By Cecil Bykerk
Past President, American Academy of Actuaries

This is a tale of two meetings—the International Actuarial Association (IAA) meeting and the 31st quadrennial International Congress of Actuaries (ICA), both of which took place in Berlin, Germany, earlier this month. IAA meetings take place twice a year and usually between 200 and 300 actuaries attend. International congresses, however, convene only once every four years. This most recentICA was attended by over 2,700 actuaries from more than 100 countries.

Over the course of two weeks, much was said about the state of the global actuarial profession and the various stages of development of the profession around the world. Having prepared a presentation for the ICA on self-regulation in the United States, I was struck during these meetings by how the development of U.S. self-regulation could serve as a model for actuarial professions in other countries. Why? Because, like actuaries in many countries today, U.S. actuaries were also once without a professionalism infrastructure, without the recognition of regulators, without robust standards, and without a smoothly functioning discipline process.

At ICA, I described the historical development and current status of U.S. actuarial professionalism. I emphasized that our standards of conduct, qualification, and practice, in concert with the counseling and discipline process, help to protect the public and have earned the trust of regulators and other key stakeholders and contributed to the credibility of the profession in the United States. But reaching this point took many years. After founding the Academy in 1965, the profession engaged in a systematic, decades-long effort to create the building blocks of self-regulation we enjoy today. By the early 1970s, U.S. regulators began to recognize the importance of actuarial solutions to the fundamental issue of financial security.

This recognition has been interlinked with the Academy’s steady progress in helping the profession to gain the public’s trust through the development and promotion of U.S. actuarial professionalism. My overview included the Academy’s forging of a single Code of Professional Conduct, which has been adopted by all five of the U.S.-based actuarial organizations and is binding on all of their members. I also described the central role the Academy has played in the development of a comprehensive set of qualification standards and in the formation—within the Academy—of the Actuarial Standards Board and the Actuarial Board for Counseling and Discipline.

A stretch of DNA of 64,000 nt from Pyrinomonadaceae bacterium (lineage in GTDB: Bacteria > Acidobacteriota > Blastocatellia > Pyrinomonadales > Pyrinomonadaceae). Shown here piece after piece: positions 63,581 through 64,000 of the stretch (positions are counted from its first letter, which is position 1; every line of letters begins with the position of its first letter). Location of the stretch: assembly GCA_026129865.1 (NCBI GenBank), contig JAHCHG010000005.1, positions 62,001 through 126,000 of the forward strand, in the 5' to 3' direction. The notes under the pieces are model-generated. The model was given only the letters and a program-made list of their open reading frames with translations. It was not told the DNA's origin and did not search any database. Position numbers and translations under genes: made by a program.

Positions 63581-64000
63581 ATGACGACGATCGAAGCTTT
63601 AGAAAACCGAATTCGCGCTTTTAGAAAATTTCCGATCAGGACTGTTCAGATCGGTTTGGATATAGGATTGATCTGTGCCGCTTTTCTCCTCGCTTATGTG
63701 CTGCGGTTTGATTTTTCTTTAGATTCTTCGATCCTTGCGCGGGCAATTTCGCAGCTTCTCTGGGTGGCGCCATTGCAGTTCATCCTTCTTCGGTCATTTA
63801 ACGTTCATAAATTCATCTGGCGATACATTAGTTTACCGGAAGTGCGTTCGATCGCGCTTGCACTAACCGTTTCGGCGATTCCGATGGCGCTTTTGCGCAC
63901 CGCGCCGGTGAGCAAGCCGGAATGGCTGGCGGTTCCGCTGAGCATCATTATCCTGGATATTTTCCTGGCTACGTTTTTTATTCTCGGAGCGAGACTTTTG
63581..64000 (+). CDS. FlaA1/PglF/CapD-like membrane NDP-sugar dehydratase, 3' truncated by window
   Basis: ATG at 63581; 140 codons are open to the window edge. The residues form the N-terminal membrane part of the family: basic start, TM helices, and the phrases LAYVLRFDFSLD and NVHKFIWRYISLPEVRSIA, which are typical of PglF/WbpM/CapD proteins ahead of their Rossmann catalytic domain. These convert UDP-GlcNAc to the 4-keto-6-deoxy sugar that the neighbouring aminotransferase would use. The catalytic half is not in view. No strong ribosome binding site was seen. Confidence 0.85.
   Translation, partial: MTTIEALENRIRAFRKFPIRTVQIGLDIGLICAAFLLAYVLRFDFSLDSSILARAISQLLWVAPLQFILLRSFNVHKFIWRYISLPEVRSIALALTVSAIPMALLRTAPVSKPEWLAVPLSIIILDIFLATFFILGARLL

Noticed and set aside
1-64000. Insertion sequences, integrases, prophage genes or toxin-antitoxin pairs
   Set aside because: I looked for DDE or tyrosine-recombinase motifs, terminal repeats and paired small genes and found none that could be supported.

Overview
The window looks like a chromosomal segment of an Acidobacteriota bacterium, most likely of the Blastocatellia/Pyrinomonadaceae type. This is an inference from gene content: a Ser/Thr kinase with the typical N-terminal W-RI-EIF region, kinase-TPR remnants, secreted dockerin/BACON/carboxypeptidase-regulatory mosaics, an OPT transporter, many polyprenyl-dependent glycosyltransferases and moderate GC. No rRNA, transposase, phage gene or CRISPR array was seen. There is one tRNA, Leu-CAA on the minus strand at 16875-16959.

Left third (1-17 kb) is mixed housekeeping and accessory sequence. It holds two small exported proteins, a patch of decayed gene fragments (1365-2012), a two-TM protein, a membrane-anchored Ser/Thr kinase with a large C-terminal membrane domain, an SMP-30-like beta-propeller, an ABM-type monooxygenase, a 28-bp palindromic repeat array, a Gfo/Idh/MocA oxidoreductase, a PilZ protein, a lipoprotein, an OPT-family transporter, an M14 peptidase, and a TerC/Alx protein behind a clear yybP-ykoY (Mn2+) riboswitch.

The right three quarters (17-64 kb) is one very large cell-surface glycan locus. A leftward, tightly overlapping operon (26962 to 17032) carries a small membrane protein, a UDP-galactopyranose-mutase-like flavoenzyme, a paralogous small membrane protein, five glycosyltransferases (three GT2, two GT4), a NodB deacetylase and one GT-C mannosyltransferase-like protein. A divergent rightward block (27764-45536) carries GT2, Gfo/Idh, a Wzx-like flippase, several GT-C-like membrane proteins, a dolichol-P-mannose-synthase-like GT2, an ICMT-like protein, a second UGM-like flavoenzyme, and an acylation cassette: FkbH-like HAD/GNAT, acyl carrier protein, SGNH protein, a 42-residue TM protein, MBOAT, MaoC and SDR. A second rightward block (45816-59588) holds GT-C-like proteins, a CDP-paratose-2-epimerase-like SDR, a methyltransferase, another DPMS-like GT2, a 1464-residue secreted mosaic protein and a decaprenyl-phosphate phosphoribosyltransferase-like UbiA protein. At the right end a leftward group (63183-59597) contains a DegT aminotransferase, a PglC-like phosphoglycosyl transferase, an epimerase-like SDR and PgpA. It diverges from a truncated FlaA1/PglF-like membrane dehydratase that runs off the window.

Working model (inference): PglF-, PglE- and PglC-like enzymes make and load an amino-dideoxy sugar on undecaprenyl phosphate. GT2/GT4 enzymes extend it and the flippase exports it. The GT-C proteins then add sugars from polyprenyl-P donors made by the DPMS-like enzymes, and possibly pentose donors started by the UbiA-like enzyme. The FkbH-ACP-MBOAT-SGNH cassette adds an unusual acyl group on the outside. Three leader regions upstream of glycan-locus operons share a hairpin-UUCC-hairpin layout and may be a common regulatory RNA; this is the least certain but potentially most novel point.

This history is well-known to many U.S. actuaries. At the kickoff of the IAA meeting, for example, we learned that 55 percent of IAA full-member associations have fewer than 200 members. Actuaries in other countries are actively seeking their regulators’ recognition of the importance and value of actuarial solutions. Consider, for example, the words of Ms. Ntando Mabuza from Eswatini (known until April 2018 as Swaziland), who was recognized at the ICA as the “100,000th actuary.” At the ICA’s launch event, she stated that much work remains to be done in her country to sensitize government and financial industry leaders to the importance of the actuarial profession and said that she hoped to hear from other actuaries “who have grown the consciousness of the importance of the profession in their countries.”

In many discussions held during the meetings, there was a focus on the efforts of local associations in countries with nascent actuarial professions to implement codes of conduct and internal regulations on qualifications and competence. Many of these associations are adopting standards of practice (which is not a prerequisite to becoming a member of the IAA). It seemed to me that, as happened in the United States, actuaries in many different countries are realizing that to gain credibility and recognition of our value, actuaries must first earn the public’s trust, and that the public’s trust in actuaries can be earned only when actuarial professionalism is strong.

I happened to give my ICA address on self-regulation after a joint presentation on “model standards” by representatives from the IAA and the Actuarial Association of Europe. I pointed out to the audience that the self-regulation of the U.S. actuarial profession could serve as a different model or “case study” on how local actuarial associations in other countries can develop professionalism institutions in their respective countries. Thinking back on my experience in Berlin, the tale of these two meetings convinced me that the 50 years of continuous efforts by thousands of U.S. actuaries to develop actuarial professionalism through the Academy has been successful and that the actuarial profession in other countries may benefit by considering the U.S. model of self-regulation as a means of serving the public.

Bykerk was president of the Academy in 2012–13.

(Featured in the June 2018 Actuarial Update.)